NIGERIA

The Nigerian Content Development and Monitoring Board, (NCDMB) have unveiled a $50 million intervention research and development fund for Nigerian Operators.

This was disclosed by the Executive Secretary of NCDMB, Simbi Wabote, during the flag-off of the NCDMB Research and Development Fair and Conference, stressing the Board’s commitment to change the narrative of research and development activities in the Oil and Gas Industry.

The Minister of State for Petroleum Services, Timipre Sylva further explained that the Board intends on developing a research and development specialized centre in Yenagoa, Bayelsa State, with a model to convert ideas into products. Sylva further commended the Board for the research and development initiative, praising the initiative as a pathway to job creation and transformation of the nation from a resource-based to a knowledge-based economy.

He stressed that other countries that have funded research and development have received an optimal increase in GDP. In a related development, the Group Managing Director of the Nigerian National Petroleum Corporation (NNPC), Alhaji Mele Kyari at the NCDMB Conference has pledged NNPC’s resolve to partner with relevant agencies and NCDMB on making decisions that will jointly support innovations in the Oil and Gas Industry which will be ultimately beneficial to the nation. Additionally, Alhaji Kyari announced that on behalf of 32 Oil & Gas Companies, the sum of $30million Industry-wide Collective Support will be donated towards the fight against COVID19 in Nigeria.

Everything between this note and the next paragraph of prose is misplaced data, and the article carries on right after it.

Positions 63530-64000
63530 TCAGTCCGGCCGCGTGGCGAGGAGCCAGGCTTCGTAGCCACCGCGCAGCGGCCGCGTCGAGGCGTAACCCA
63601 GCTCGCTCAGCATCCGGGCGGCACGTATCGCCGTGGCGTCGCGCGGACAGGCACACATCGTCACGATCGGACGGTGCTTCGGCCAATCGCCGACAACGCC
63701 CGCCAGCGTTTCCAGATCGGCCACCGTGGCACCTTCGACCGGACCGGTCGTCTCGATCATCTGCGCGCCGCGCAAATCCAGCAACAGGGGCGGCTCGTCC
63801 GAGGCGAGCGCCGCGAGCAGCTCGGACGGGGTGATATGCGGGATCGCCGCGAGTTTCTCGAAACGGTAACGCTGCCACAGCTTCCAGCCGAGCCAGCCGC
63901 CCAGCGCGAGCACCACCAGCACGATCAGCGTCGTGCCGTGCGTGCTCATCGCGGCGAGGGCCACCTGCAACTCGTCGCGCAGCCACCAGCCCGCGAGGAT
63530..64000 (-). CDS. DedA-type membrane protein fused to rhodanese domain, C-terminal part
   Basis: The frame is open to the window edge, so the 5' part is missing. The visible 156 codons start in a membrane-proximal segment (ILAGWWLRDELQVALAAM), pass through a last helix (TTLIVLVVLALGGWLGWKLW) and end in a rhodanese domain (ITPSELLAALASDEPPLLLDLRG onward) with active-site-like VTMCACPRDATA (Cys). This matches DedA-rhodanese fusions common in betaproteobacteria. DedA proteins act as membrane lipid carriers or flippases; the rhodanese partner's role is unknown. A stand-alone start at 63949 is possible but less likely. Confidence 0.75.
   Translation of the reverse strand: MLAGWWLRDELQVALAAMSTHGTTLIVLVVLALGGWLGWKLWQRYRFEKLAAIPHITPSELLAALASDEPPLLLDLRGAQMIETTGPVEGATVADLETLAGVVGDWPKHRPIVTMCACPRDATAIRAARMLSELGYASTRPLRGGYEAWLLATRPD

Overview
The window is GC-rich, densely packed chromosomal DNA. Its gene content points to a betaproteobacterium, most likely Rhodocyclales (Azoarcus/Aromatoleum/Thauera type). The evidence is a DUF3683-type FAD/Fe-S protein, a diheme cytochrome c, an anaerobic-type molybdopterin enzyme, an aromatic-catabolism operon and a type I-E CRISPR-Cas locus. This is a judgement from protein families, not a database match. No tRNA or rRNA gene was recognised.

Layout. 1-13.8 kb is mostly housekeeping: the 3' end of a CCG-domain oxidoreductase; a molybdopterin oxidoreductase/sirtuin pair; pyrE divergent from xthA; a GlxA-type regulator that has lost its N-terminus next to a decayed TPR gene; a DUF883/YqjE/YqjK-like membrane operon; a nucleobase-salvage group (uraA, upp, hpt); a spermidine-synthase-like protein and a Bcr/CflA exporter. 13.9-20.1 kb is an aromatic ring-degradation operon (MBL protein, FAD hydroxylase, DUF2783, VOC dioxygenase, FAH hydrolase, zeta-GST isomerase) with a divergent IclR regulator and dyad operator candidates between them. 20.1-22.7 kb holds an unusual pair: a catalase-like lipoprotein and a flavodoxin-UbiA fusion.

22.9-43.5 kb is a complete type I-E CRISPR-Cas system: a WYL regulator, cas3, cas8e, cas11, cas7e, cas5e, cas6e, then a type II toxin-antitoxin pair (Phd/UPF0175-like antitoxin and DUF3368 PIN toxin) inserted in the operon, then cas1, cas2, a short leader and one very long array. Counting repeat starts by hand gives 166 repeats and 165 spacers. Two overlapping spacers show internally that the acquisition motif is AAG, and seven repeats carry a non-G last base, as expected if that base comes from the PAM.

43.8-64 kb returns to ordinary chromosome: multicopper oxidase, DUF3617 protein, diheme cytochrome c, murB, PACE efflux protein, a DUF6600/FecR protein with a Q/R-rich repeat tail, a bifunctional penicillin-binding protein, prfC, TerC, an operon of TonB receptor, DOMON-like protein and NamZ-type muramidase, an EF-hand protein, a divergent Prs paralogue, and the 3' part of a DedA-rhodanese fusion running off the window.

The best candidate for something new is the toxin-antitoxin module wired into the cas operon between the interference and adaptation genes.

Nigeria has been able to sell some of its LNG Cargoes to The United Kingdom, despite a massive drop in the demand for Crude Oil and Natural Gas derivatives as a result of several lockdowns on cities globally as the world battles the Corona Virus Epidemic. At the Nigerian LNG facility on Bonny Island, 155,000 cubic meters of natural gas loaded is being transported and delivered to The United Kingdom’s liquefied natural gas import terminals on Milford Haven Waterways.

GAMBIA

Australian oil and gas company FAR Limited has suspended its plans to drill an exploration well offshore The Gambia as a result of the coronavirus pandemic and the government has closed its borders. FAR Limited is the operator of the A2 and A5 blocks located offshore the Gambia and has been preparing to drill an exploration well in the second half of 2020, but these plans now need to be adjusted as a result of the COVID-19 pandemic.

To remove the risk to FAR personnel and contractors, and in recognition that the international supply of services is currently uncertain, FAR said it will be suspending the drilling plans.

The project is currently at an early stage and a good hold-point for reactivation after the suspension. Other work in the block will be optimized to suit the business requirements and all license obligations will continue. This program adjustment will be done in consultation with partner Petronas and the Government of The Gambia. FAR and its partners will continue to assess the situation on the ground to reactivate the drilling project when it is safe and sensible to do so.

Under the license, the well is not obliged to be drilled until 3Q 2021. FAR and other partners in the Sangomar project, operated by Woodside, are exploring how the costs for the project can be reduced and expenditure delayed due to the current coronavirus pandemic and the sudden fall of the oil price.